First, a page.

*Infuse content area learning texts into modeling, shared, guided, and students’ independent reading.
*Rather than trying to fit it ALL into a day, strive to fit in essential learning experiences within a week/within your 6 days
*Give yourself permission to engage in Conferences & GR in doable rhythms: M, W, & F = Conferences and T & Th = GR [beginning of year; later, flip this pattern].
*Cycle your younger or more vulnerable students into your conferences and small groups/guided reading-writing more often
*Engage in short conferences often
*Use short & spirited texts to create edifying but efficient guided reading groups and manageable writing tasks, too.
* Consider integrating your focus in reading and writing [e.g., Focusing on making connections in reading, I engage students in writing connected text such as memoir, pattern books, haiku, compare & contrast, etc. We are thus studying connecting as a thinking strategy which generates understanding and possibilities in reading and writing (and content area learning, too!).

•All previously mentioned suggestions and
•When time is really tight, consider utilizing block type scheduling during this fragmented or “too full” period – but not always [e.g., Readers’ Workshop for 2-3 weeks and, then, Writer’s Workshop for 2-3 weeks OR Monday – Wednesday = Readers’ Workshop and Thursday – Friday = Writers’ Workshop]

Just adding more time and space for independent reading is not enough. I’m advocating
a carefully designed, structured reading program that includes demonstrating, teaching, guiding, monitoring, evaluating, and goal setting along with voluntary reading of books students choose…When an independent reading component is added, test scores go up.

Regie Routman

8) Reflect On Your Schedule
Every decision is important. Thinking about time, I ask myself:
*What would be most helpful in helping my students grow right now?
*How does doing this help my students move forward (confidence, motivation, relationships, and academically)?
*What is my intention here? Does doing this serve the focus of students’ learning right now?
*Is this really necessary or could I accomplish this in another way?

When we follow routines day after day, our students can use their energy to grow as readers and learners rather than to figure out what we expect them to do. And we in turn, can focus our energy on teaching, not managing, our independent learners.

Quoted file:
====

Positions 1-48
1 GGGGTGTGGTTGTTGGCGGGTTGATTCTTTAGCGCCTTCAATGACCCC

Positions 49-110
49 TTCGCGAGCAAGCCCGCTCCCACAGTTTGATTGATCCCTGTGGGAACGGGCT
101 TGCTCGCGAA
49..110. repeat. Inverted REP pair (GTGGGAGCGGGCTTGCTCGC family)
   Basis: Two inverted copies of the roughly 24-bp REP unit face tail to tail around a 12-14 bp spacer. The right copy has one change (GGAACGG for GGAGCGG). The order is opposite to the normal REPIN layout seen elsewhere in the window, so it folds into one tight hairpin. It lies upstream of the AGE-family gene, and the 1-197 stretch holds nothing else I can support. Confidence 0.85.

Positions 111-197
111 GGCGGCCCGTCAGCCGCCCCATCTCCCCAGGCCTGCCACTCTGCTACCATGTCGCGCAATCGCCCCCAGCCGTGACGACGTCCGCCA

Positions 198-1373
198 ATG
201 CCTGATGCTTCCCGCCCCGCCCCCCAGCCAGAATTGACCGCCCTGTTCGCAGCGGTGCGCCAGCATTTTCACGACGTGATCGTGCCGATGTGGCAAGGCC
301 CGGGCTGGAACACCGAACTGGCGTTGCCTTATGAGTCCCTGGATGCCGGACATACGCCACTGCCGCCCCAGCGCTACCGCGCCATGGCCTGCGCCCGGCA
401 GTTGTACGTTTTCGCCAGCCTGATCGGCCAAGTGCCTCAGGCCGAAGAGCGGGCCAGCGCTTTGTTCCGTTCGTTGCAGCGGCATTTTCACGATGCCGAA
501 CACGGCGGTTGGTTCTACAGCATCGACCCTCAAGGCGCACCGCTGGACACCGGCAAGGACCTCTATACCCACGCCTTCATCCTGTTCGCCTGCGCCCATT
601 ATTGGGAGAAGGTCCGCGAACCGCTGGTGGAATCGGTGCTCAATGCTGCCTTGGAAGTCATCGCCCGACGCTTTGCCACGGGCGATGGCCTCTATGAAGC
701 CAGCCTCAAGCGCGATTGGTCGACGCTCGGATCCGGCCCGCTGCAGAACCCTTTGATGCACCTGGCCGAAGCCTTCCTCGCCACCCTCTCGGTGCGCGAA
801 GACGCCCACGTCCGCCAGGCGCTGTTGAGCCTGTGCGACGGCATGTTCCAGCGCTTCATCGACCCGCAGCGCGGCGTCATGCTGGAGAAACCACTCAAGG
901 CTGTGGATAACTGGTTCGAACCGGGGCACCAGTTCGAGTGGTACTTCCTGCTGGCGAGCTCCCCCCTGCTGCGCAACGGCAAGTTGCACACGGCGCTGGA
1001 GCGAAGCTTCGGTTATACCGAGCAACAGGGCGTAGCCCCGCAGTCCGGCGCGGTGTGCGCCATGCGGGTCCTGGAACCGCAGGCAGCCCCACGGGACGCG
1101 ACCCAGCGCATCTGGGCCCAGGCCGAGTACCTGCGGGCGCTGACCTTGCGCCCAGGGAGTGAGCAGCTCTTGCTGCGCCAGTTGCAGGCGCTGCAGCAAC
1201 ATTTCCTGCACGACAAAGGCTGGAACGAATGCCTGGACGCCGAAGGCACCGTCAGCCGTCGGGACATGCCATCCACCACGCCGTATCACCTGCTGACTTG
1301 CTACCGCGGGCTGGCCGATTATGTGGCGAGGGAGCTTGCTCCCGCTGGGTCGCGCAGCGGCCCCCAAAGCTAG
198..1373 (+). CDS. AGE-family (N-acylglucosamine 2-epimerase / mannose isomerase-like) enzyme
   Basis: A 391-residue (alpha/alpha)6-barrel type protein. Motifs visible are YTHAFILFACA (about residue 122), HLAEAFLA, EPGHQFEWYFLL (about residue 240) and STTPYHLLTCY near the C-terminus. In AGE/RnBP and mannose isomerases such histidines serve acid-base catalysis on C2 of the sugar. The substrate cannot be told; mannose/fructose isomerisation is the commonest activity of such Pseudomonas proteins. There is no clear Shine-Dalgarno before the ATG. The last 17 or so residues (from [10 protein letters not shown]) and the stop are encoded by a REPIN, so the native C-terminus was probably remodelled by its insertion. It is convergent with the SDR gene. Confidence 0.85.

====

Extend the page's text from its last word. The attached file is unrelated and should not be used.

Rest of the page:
Kathy Collins in The Daily 5 by Gail Boushey & Joan Moser

As you craft and shape schedules for and with your students, it is critical to consider how you can help students learn literacy deeply, purposefully, and with passion. Take time to be focused on one or a few student learning goals at any given time over a long period of time. Because you have so much to teach, you have to prioritize. Reach out to your colleagues and share how each of you are prioritizing student learning and share solutions. Knowing we want and need to develop student learning based on what we know about them from our monitoring systems/assessment and evaluation practices, think about how to best shape your schedule so that you can be a responsive and supportive teacher - and still have a rich life outside of school, too!

10) Take literacy out solitary confinement! Alias, nothing in isolation! If your current schedule is challenging or never seems to provide enough time to get to what you most know your students need, create more time by taking a thorough and honest look at your daily and weekly schedules. Is there anything that might be better served by integrating it into your literacy block/workshops, deleting the ritual altogether (such as taking attendance and lunch count with the whole class or engaging all your students in a morning meeting now that the kids know the days of the week and/or can do these tasks as a center), or utilizing more of a "block-type" scheduling? If you are teaching any aspect of literacy in isolation, stop. Steal the time you have been teaching say spelling or grammar in isolation and weave these minutes into your Readers' and/or Writers' Workshop. Our students cannot transfer isolated learning skills lessons well. Teaching literacy skills void of their immediate application within the context of authentic reading and writing are not good uses of your time or theirs. Be bold! Look for minutes at every turn of the day and think about how you can create larger, uninterrupted time for more independent reading and writing - which will give you more time to meet with students in one-on-one conferences and small groups as well giving you some time for your own independent writing and reading (including the authentic teaching tasks you need to address such as lessons planning, reading to research a topic, or pouring over students writing samples as you evaluate his/her growth AND your own pleasure reading/writing and reflective literacy, too).

Cheers for great joy on all your journeys!

Sunday, September 21, 2008

Empty Nest, Full Hearts


You have earned this journey and deserve this joy. We are so proud of you, Sweetie. It is only right that our sadness is vast because, for ever nineteen years, you have been our gold light, our compass, and our greatest blessing. It is only right that your happiness is endless because, for many years, this is where you have longed to be, worked to be, and need to be.

We are with you.

All our love,

Mom and Dad

Empty Nest, Full Hearts

Today is the day.

Today, we three

become two

as You

grown into

Your One.

Today, we leave You


in college

and head for


Today, we leave You

with all our hope

and all our

forever love.

Today, we wish You